Eighth type of organizational structure, whereby a central core is linked to outside independent firms by computer connections, which are used to operate as if all were a single organization.
-the glue that holds everything together is information technology and strategic alliances/contractual agreements with supplier companies.
*boundaryless organization
organization that operates with extensive, even worldwide operations, yet the basic core can remain small
*contingency approach to management
a manager's approach should vary according to, that is be contingent on, the individual or environmental situation
Contingency Design
The process of fitting the organization to its environment.
Consider these 5 Factors in designing structure:
1) Environment- Mechanistic vs. organic
2) Environment- Differentiation vs. Integration
3) Size
4) Technology
5) Life Cycle
1) A.Mechanistic Organization
Organization in which authority is centralized, tasks and rules are clearly specified, and employees are closely supervised.

-bureaucratic, rigid rules and top-down communication
EX. McDonald's
*Works best when org. is operating in a stable environment
B. Organic Organization
Organization in which authority is decentralized, there are fewer rules and procedures, and networks of employees are encouraged to cooperate and respond quickly to unexpected tasks.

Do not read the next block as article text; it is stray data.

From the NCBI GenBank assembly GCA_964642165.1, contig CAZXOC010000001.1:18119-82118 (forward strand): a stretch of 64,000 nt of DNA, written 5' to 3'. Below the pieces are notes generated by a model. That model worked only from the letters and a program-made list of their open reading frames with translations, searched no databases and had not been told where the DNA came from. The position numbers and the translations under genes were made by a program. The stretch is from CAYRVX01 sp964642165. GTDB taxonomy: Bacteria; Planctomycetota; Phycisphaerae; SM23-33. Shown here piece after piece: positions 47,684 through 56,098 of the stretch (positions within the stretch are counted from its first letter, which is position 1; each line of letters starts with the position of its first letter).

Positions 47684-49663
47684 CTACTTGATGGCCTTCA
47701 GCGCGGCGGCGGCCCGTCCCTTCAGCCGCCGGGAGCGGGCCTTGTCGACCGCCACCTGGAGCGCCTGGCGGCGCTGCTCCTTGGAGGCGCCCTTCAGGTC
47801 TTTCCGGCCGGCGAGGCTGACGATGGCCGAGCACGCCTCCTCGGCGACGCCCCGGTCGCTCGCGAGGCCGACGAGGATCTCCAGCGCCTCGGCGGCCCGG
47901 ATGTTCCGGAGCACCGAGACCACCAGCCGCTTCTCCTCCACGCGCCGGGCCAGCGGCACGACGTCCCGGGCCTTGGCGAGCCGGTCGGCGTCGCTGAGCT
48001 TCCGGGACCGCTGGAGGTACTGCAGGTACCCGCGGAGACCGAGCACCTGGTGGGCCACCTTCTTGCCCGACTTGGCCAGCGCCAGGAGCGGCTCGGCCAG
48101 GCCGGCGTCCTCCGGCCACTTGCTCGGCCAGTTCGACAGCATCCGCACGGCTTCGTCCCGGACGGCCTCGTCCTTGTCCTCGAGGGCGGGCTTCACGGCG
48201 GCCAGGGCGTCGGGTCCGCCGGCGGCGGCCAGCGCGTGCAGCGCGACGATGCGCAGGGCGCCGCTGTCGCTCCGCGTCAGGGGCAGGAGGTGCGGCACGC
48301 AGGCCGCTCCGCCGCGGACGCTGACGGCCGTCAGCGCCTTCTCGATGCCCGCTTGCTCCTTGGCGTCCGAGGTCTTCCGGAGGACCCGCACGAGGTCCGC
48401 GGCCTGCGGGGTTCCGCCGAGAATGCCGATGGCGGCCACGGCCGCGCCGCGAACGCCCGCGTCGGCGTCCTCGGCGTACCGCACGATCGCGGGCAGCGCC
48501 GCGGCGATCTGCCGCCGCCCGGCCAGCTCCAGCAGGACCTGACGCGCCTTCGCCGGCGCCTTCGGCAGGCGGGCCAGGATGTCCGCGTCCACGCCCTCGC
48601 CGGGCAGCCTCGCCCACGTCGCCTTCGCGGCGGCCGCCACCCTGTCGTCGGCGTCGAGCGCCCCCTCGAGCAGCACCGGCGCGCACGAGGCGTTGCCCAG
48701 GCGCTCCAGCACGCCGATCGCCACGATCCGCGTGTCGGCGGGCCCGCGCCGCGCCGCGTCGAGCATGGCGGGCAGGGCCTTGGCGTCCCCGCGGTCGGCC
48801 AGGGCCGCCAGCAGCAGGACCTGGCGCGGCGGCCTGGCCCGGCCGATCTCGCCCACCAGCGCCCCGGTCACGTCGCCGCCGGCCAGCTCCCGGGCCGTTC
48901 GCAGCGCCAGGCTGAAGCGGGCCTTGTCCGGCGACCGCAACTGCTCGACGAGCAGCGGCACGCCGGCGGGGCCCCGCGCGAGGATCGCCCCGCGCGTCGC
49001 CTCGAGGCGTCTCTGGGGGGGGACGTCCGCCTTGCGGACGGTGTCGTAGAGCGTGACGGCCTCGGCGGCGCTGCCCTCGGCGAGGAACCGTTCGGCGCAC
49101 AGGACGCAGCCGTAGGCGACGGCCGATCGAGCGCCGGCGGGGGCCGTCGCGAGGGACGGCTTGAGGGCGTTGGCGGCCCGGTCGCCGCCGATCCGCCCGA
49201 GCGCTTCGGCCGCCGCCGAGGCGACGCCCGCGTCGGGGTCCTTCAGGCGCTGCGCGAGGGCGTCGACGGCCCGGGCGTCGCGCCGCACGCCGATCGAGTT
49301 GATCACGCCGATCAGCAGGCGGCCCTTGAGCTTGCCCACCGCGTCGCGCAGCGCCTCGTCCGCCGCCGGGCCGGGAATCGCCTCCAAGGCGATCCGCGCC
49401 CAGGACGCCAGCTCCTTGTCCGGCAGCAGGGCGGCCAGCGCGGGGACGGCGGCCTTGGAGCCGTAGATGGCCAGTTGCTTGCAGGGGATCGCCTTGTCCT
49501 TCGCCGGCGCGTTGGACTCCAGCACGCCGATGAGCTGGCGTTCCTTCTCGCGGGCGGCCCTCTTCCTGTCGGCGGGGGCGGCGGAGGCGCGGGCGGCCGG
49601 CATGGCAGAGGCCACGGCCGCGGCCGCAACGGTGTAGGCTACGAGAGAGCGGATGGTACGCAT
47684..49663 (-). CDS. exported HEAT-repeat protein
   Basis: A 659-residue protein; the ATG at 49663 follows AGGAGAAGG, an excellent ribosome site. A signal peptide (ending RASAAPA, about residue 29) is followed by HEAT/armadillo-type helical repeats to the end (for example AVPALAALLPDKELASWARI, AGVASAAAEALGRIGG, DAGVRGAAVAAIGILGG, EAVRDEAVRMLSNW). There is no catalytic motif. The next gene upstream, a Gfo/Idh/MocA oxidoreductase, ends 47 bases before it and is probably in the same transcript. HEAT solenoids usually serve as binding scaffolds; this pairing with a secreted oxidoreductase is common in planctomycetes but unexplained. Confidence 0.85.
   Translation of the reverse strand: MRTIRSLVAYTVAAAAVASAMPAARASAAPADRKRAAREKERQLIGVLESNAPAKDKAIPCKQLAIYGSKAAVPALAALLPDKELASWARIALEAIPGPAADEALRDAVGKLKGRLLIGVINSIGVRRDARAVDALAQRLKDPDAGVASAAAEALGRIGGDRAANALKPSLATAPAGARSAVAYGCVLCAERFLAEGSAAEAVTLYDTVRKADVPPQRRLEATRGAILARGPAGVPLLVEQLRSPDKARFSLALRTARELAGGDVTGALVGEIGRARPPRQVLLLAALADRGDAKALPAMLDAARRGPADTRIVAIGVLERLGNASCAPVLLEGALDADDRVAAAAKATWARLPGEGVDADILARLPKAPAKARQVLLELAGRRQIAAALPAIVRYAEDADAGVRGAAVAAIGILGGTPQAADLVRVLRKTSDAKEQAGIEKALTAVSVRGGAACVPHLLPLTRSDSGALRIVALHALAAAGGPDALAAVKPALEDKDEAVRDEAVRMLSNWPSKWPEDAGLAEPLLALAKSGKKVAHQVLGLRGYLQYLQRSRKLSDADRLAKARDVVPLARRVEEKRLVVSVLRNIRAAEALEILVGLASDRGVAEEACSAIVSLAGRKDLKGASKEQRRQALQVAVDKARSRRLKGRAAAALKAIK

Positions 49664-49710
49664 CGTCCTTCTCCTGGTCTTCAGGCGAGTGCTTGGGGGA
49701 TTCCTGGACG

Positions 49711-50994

-Loose structure, improvise as they go along
EX. info.tech companies/ virtual organizations
2) A. Differentiation
The tendency of the parts of an organization to disperse and fragment.
-arises form technical specialization and division of labor
-like different product divisions
B. Integration
The tendency of the parts of an organization to draw together to achieve a common purpose.
-specialists work together to achieve a common goal

DONE THROUGH: formal chain of command, standardization of rules and procedures, use of cross-functional teams/computers so there is frequent communication and coordination of the parts.
3) Organizational Size
Measurement of a group’s size according to the number of full-time employees.
Size Trends= Large Orgs.
-Organizations with 2000+ full time employees have more rules, regulations, procedures, and more job specialization
-more decentralized
**more mechanistic
Size Trends= Small Orgs.
-maximum of 1000 employees
-more informal, fewer rules and regulations, less work specialization
-More organic
4)Technology